9. Lord, not my feet only, but also my hands and my head—that is, "To be severed from Thee, Lord, is death to me: If that be the meaning of my speech, I tread upon it; and if to be washed of Thee have such significance, then not my feet only, but hands, head, and all, be washed!" This artless expression of clinging, life-and-death attachment to Jesus, and felt dependence upon Him for his whole spiritual well-being, compared with the similar saying in Joh 6:68, 69 (see on Joh 6:68,69), furnishes such evidence of historic verity such as no thoroughly honest mind can resist.
Jesus saith to him, He that is washed needeth not save to wash his feet, but is clean every whit: and ye are clean, but not all.
10. He that is washed—in this thorough sense, to express which the word is carefully changed to one meaning to wash as in a bath.
needeth not—to be so washed any more.
save to wash his feet—needeth to do no more than wash his feet (and here the former word is resumed, meaning to wash the hands or feet).
but is clean every whit—as a whole. This sentence is singularly instructive. Of the two cleansings, the one points to that which takes place at the commencement of the Christian life, embracing complete absolution from sin as a guilty state, and entire deliverance from it as a polluted life (Re 1:5; 1Co 6:11)—or, in the language of theology, Justification and Regeneration. This cleansing is effected once for all, and is never repeated. The other cleansing, described as that of "the feet," is such as one walking from a bath quite cleansed still needs, in consequence of his contact with the earth. (Compare Ex 30:18, 19). It is the daily cleansing which we are taught to seek, when in the spirit of adoption we say, "Our Father which art in heaven … forgive us our debts" (Mt 6:9, 12); and, when burdened with the sense of manifold shortcomings—as what tender spirit of a Christian is not?—is it not a relief to be permitted thus to wash our feet after a day's contact with the earth? This is not to call in question the completeness of our past justification. Our Lord, while graciously insisting on washing Peter's feet, refuses to extend the cleansing farther, that the symbolical instruction intended to be conveyed might not be marred.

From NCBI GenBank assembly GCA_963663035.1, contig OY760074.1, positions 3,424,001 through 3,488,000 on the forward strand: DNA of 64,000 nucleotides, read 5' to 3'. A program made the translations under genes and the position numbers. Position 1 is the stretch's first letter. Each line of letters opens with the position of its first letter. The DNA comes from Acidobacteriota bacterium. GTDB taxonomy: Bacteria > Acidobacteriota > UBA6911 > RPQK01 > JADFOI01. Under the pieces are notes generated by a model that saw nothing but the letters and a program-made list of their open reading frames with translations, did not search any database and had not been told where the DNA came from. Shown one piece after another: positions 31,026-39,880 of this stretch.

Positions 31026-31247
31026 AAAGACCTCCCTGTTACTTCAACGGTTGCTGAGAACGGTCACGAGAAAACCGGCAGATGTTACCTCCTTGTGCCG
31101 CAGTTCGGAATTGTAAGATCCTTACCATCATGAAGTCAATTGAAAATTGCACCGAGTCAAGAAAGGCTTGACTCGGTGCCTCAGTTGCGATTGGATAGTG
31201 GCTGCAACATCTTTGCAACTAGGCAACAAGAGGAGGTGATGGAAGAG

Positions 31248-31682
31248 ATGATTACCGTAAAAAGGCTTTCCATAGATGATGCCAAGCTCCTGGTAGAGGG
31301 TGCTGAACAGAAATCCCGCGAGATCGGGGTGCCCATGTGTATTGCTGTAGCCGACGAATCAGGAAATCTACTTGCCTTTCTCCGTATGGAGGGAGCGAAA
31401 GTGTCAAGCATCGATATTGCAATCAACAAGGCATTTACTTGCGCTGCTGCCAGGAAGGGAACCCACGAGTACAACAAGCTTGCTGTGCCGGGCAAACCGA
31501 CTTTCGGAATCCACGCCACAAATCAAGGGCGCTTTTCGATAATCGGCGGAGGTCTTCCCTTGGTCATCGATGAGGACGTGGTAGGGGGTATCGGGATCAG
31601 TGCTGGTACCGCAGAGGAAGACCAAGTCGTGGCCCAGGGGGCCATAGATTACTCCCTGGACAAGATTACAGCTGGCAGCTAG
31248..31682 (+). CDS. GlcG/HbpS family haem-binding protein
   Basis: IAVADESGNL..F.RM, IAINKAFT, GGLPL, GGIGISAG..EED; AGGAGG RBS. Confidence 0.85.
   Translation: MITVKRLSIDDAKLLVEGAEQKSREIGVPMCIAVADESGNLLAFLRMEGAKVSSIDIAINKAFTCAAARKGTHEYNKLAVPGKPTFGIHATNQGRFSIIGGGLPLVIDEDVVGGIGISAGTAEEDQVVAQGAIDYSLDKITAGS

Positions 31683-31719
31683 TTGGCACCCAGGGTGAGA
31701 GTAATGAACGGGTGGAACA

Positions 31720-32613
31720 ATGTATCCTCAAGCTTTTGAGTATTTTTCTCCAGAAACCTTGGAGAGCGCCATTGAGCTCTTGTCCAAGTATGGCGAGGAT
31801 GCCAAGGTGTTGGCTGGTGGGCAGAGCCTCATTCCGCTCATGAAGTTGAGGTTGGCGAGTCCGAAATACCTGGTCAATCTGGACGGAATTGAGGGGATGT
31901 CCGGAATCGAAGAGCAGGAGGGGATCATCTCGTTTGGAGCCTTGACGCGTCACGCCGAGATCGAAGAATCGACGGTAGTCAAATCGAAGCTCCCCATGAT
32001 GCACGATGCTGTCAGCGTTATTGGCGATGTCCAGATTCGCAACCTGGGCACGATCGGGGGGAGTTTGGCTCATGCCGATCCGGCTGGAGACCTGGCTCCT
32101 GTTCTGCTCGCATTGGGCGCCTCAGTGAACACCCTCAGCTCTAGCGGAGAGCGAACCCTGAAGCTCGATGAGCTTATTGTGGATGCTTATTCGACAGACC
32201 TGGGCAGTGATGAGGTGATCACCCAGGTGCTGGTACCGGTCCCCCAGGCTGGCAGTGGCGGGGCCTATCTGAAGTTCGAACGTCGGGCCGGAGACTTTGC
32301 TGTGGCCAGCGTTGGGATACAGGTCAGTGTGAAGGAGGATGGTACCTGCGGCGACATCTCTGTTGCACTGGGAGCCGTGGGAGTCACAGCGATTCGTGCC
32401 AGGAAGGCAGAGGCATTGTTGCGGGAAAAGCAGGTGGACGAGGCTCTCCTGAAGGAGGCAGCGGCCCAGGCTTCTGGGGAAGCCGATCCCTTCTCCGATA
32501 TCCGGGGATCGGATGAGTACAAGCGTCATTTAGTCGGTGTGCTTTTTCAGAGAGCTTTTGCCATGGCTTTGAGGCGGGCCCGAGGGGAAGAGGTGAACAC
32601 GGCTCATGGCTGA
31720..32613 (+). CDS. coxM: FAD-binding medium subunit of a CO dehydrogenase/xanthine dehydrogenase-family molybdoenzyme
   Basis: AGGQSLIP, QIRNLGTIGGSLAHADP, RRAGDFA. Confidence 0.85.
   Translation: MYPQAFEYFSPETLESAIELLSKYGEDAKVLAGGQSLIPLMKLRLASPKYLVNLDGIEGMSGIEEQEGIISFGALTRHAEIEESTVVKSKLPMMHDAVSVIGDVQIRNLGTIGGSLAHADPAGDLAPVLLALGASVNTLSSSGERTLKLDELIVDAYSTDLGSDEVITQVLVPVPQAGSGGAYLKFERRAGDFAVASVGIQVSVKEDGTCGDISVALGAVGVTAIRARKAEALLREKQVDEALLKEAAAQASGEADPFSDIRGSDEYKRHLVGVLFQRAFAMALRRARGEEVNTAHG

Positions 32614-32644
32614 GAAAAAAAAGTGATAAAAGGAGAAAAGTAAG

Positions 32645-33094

and ye are clean—in the first and whole sense.
but not all—important, as showing that Judas, instead of being as true-hearted a disciple as the rest at first, and merely falling away afterwards—as many represent it—never experienced that cleansing at all which made the others what they were.
For he knew who should betray him; therefore said he, Ye are not all clean.
So after he had washed their feet, and had taken his garments, and was set down again, he said unto them, Know ye what I have done to you?
12-15. Know ye what I have done?—that is, its intent. The question, however, was put merely to summon their attention to His own answer.
Ye call me Master and Lord: and ye say well; for so I am.
13. Ye call me Master—Teacher.
and Lord—learning of Him in the one capacity, obeying Him in the other.
and ye say well, for so I am—The conscious dignity with which this claim is made is remarkable, following immediately on His laying aside the towel of service. Yet what is this whole history but a succession of such astonishing contrast from first to last?
If I then, your Lord and Master, have washed your feet; ye also ought to wash one another's feet.
14. If I then—the Lord.
have washed your feet—the servants'.
ye—but fellow servants.
ought to wash one another's feet—not in the narrow sense of a literal washing, profanely caricatured by popes and emperors, but by the very humblest real services one to another.
For I have given you an example, that ye should do as I have done to you.
Verily, verily, I say unto you, The servant is not greater than his lord; neither he that is sent greater than he that sent him.
16, 17. The servant is not greater than his lord, &c.—an oft-repeated saying (Mt 10:24, &c.).
If ye know these things, happy are ye if ye do them—a hint that even among real Christians the doing of such things would come lamentably short of the knowing.
If ye know these things, happy are ye if ye do them.
I speak not of you all: I know whom I have chosen: but that the scripture may be fulfilled, He that eateth bread with me hath lifted up his heel against me.
18, 19. I speak not of you all—the "happy are ye," of Joh 13:17, being on no supposition applicable to Judas.
I know whom I have chosen—in the higher sense.
But that the scripture may be fulfilled—that is, one has been added to your number, by no accident or mistake, who is none of Mine, but just that he might fulfil his predicted destiny.
He that eateth bread with me—"did eat of my bread" (Ps 41:9), as one of My family; admitted to the nearest familiarity of discipleship and of social life.
hath lifted up his heel against me—turned upon Me, adding insult to injury. (Compare Heb 10:29). In the Psalm the immediate reference is to Ahithophel's treachery against David (2Sa 17:1-23), one of those scenes in which the parallel of his story with that of His great Antitype is exceedingly striking. "The eating bread derives a fearful meaning from the participation in the sacramental supper, a meaning which must be applied for ever to all unworthy communicants, as well as to all betrayers of Christ who eat the bread of His Church" (Stier, with whom, and others, we agree in thinking that Judas partook of the Lord's Supper).
Now I tell you before it come, that, when it is come to pass, ye may believe that I am he.